Prevention models theories
Prevention Models/Theories

Public Health Approach

Primary - Focus on preventing problems before they start.

Secondary – Working with at risk populations.

Tertiary – Preventing the secondary problems for those who already affected by condition.

Institute of Medicine Model

Universal – The whole population or community.

Selective – Reaching at risk population.

Indicated – Reaching the affected population.


Examples of prevention activities
Examples of prevention Activities

  • Primary/Universal Examples:

    • Public Service Announcement

    • K–12 Education

    • Warning Labels (also considered secondary/selective prevention)

  • Secondary/Selective Examples:

    • Health Provider Training

    • Pregnancy Test Warning

  • Tertiary Examples:

    • Programs for Women in Treatment

    • Identifying Women with Children with FASD


State level application
State level application

Michigan Substance Abuse Treatment Policy

  • All treatment programs serving women of child bearing age must include FASD prevention within the women’s treatment plan.

  • Recommends FASD prevention education for men.

  • Prescreening of all children (if available) whose mother is in treatment.

www.michigan.gov/mdch-bsaas


Local models of prevention in treatment settings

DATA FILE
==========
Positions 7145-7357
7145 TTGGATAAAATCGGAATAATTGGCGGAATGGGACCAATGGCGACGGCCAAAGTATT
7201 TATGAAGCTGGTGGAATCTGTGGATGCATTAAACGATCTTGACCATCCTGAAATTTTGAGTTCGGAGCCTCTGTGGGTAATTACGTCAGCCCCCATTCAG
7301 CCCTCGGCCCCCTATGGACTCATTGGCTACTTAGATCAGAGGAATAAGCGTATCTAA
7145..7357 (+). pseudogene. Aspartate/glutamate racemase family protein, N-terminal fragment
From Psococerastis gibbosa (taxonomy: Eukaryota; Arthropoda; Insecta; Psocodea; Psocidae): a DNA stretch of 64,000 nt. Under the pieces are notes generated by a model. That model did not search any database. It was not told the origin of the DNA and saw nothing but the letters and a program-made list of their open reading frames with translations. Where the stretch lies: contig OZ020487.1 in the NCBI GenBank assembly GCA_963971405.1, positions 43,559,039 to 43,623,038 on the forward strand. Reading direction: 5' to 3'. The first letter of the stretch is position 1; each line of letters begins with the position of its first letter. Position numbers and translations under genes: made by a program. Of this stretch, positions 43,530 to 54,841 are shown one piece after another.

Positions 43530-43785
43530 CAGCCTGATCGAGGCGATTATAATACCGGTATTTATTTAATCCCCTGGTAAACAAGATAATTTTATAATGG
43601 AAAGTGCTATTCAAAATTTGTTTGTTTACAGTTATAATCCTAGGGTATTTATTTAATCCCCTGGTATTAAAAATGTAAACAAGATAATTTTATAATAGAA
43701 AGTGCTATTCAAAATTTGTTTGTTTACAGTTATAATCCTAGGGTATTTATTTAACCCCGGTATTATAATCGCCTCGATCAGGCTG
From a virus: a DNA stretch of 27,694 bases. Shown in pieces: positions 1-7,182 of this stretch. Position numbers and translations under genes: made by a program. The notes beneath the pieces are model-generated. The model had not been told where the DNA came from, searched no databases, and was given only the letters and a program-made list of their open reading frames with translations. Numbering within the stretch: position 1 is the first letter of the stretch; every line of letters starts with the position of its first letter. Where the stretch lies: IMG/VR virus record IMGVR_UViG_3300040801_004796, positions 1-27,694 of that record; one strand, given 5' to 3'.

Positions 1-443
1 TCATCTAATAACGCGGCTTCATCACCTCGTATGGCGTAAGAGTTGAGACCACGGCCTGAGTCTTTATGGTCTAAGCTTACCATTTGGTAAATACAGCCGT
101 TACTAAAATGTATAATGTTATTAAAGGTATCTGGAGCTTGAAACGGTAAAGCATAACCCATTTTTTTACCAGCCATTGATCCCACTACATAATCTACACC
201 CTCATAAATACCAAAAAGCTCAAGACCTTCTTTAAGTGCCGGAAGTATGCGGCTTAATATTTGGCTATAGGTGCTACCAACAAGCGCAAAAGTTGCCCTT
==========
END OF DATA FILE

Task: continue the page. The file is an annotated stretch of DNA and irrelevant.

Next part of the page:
Local Models of Prevention in Treatment Settings

Arbor Circle Corporation

Kent County, Michigan


Arbor circle women s services
Arbor circle women’s services

  • Family Engagement Program

  • Parent-Child Assistance Program

  • Women’s Project Access


Early engagement in substance abuse treatment
Early Engagement in Substance Abuse Treatment

  • Federal Block Grant Priority Status for Pregnant and/or Injecting Drug Users

  • Referrals are made to Arbor Circle and each client is contacted within 24 hours

  • Clinician develops treatment with the client and referrals are made to appropriate agencies

  • Michigan’s Law for additional priority group. Parents who have lost or are at risk of losing custody of their children.


Non traditional service provision
Non Traditional Service Provision

  • Community and Home Based Services

  • Longer term duration

  • Peers and Recovery Coaches used to support clients

  • Gender specific services addressing the whole client including trauma

  • Support groups available beyond the 12 Steps


Pcap two pronged approach
PCAP-Two Pronged Approach

  • Eliminating or Reducing Alcohol Use

    • Abstinence

    • Harm Reduction

  • Planning Pregnancies

    • Effective Use of Contraception

      • Plan First – Provides payment for ongoing birth control

      • Project Prevention

    • County Health Department Programs

      • Inter conception Care

      • Nurse Family Partnership


Ongoing engagement
Ongoing Engagement

  • Clients are not discharged if they become “lost or missing”

  • Recovery Coaches and Case Managers can provide contact as needed instead of weekly etc.

  • The client and family is part of the plan of service with all of their needs taken into consideration.

  • Ongoing support by peers (mentoring, advocating, helping with needs)


Supporting the next generation
Supporting The Next Generation

  • High risk for children living in a family impacted by substance use.

  • Supporting parent-child relationship reduces the risk for child abuse and neglect

  • Increases the likelihood that these children will not have emotional or behavioral problems

  • Stops the cycle of addiction